SARS-CoV-2 also uses neuropilin-1 to infect human cells
Research has shown that, ability of SARS-CoV-2 to infect cells using both ACE2 and neuropilin-1 has made it more infectious than SARS-CoV. An effort to understand the reasons for SARS-CoV-2 infectious rate has led to the discovery of its ability to infect cells using the receptor neuropilin-1.
Quite often, viruses maximise their infectious potential by using multiple factors. High infectivity of SARS-CoV-2 is due to its ability to infect both the upper and lower respiratory system, typically respiratory viruses infect only the lower system. Infecting upper airway cells means the virus is shed when people talk and breathe on top of when they cough or sneeze.
Research has shown that the new coronavirus had acquired an ‘extra piece’ on its surface proteins, which is also found in the spikes of many devastating human viruses, including Ebola, HIV and highly pathogenic strains of avian influenza, among others. This extra piece binds to neuropilin-1, a human cell surface receptor.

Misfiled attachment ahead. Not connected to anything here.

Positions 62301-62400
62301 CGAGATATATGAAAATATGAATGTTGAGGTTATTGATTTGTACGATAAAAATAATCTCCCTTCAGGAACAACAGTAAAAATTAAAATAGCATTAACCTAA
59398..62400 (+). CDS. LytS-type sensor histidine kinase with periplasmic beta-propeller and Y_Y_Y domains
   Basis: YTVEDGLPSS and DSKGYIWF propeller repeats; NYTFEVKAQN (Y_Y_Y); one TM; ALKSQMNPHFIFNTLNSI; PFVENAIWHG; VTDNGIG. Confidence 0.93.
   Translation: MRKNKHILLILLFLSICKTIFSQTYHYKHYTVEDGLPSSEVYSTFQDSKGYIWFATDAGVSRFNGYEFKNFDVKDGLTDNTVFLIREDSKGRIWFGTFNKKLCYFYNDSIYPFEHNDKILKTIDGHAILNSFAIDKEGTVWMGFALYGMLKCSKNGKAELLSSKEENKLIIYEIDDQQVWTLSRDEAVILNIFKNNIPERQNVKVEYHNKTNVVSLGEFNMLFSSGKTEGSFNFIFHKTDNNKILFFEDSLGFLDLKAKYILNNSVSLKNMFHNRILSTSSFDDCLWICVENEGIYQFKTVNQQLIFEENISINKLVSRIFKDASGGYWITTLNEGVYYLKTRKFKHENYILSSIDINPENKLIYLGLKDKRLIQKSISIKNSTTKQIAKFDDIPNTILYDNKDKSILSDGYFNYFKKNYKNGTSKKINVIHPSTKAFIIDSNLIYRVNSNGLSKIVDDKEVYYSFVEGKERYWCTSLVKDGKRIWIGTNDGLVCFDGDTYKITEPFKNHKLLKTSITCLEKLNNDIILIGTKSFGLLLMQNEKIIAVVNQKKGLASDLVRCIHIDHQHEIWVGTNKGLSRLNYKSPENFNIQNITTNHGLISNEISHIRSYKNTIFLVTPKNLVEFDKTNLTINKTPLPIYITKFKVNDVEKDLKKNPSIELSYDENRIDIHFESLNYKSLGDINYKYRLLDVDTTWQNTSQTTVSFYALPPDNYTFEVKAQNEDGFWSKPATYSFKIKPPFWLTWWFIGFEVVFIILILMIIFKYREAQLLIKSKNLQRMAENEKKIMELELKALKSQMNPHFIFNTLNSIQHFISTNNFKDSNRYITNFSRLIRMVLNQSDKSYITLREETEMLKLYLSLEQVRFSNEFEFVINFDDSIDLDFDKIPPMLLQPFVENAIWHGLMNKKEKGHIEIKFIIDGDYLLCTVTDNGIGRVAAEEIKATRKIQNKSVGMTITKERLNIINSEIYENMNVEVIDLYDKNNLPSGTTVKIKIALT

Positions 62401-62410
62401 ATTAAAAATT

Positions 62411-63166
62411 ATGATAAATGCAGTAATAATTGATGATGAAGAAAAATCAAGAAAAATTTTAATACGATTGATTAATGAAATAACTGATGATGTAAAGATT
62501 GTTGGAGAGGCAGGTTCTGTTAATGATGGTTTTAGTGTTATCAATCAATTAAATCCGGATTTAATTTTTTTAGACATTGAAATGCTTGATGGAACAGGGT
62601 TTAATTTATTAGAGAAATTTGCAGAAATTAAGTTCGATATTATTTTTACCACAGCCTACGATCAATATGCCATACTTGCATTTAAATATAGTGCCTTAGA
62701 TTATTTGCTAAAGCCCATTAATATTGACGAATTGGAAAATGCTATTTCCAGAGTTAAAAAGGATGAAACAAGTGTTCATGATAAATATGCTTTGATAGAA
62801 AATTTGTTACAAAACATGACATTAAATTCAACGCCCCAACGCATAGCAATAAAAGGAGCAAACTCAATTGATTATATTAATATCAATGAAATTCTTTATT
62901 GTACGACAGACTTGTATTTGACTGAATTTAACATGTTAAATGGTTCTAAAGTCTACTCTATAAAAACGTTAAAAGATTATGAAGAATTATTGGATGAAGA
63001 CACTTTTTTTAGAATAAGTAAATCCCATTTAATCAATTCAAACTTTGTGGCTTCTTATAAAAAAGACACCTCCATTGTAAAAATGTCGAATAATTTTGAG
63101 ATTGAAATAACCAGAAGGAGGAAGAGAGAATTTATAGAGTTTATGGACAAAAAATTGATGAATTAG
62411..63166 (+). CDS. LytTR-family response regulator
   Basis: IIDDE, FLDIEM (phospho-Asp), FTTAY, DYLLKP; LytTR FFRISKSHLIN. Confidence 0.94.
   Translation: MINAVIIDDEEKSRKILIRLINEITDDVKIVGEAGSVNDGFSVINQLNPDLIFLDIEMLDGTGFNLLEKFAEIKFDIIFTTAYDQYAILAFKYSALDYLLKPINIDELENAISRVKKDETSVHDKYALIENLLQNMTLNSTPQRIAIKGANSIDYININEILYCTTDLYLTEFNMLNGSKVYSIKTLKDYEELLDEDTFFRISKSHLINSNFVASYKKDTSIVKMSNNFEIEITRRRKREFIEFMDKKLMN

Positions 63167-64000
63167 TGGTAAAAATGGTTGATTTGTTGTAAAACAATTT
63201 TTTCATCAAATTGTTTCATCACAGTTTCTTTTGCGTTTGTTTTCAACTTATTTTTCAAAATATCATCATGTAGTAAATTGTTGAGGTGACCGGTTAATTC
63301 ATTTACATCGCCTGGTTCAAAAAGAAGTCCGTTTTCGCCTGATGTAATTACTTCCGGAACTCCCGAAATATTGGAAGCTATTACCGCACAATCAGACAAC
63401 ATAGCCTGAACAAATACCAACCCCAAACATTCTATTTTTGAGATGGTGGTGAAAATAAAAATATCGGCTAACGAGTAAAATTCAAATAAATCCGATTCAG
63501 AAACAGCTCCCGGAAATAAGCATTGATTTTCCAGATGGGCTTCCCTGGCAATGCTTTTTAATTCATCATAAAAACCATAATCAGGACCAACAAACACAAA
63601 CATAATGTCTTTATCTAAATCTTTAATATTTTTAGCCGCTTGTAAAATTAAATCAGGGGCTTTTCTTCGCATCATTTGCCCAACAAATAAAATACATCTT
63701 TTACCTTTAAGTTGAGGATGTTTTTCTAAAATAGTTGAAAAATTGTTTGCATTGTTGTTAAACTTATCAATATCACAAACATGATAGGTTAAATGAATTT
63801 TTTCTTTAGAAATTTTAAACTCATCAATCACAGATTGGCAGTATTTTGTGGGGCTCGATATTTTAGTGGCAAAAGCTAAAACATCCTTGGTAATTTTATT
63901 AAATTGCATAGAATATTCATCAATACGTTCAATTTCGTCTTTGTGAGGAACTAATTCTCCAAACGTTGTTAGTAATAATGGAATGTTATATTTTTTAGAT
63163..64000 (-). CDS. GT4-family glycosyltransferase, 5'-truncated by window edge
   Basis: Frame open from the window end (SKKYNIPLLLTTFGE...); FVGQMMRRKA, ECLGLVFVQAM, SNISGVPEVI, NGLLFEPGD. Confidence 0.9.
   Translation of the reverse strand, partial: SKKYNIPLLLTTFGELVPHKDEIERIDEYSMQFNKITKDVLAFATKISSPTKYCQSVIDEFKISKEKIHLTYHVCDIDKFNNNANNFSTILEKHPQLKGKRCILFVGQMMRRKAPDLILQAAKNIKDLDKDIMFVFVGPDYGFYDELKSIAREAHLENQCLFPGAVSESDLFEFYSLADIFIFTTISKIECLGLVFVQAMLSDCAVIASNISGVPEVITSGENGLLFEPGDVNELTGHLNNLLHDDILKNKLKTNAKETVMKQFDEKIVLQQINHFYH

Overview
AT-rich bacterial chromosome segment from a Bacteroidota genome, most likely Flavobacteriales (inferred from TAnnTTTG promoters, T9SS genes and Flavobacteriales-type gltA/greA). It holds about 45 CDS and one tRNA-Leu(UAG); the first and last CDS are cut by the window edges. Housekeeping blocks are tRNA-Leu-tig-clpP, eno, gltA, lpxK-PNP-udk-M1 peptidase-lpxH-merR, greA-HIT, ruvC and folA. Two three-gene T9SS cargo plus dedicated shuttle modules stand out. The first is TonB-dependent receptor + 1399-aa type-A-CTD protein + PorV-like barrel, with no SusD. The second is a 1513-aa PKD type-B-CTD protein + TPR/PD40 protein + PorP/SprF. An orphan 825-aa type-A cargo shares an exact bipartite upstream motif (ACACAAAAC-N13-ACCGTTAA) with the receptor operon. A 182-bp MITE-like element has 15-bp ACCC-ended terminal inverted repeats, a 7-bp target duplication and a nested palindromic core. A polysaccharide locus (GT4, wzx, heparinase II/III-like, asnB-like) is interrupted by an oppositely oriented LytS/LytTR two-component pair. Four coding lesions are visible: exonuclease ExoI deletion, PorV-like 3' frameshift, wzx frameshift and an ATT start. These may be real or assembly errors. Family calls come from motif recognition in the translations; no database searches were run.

Blocking neuropilin-1 with antibodies, has been shown to significantly reduce infection in laboratory cell cultures. ACE2 is expressed at very low levels in most cells. Factors such as neuropilin-1 make it easier for the virus to infect more easily.
Studies are underway to test the ability of derived molecules to interrupt the connection between the virus and neuropilin.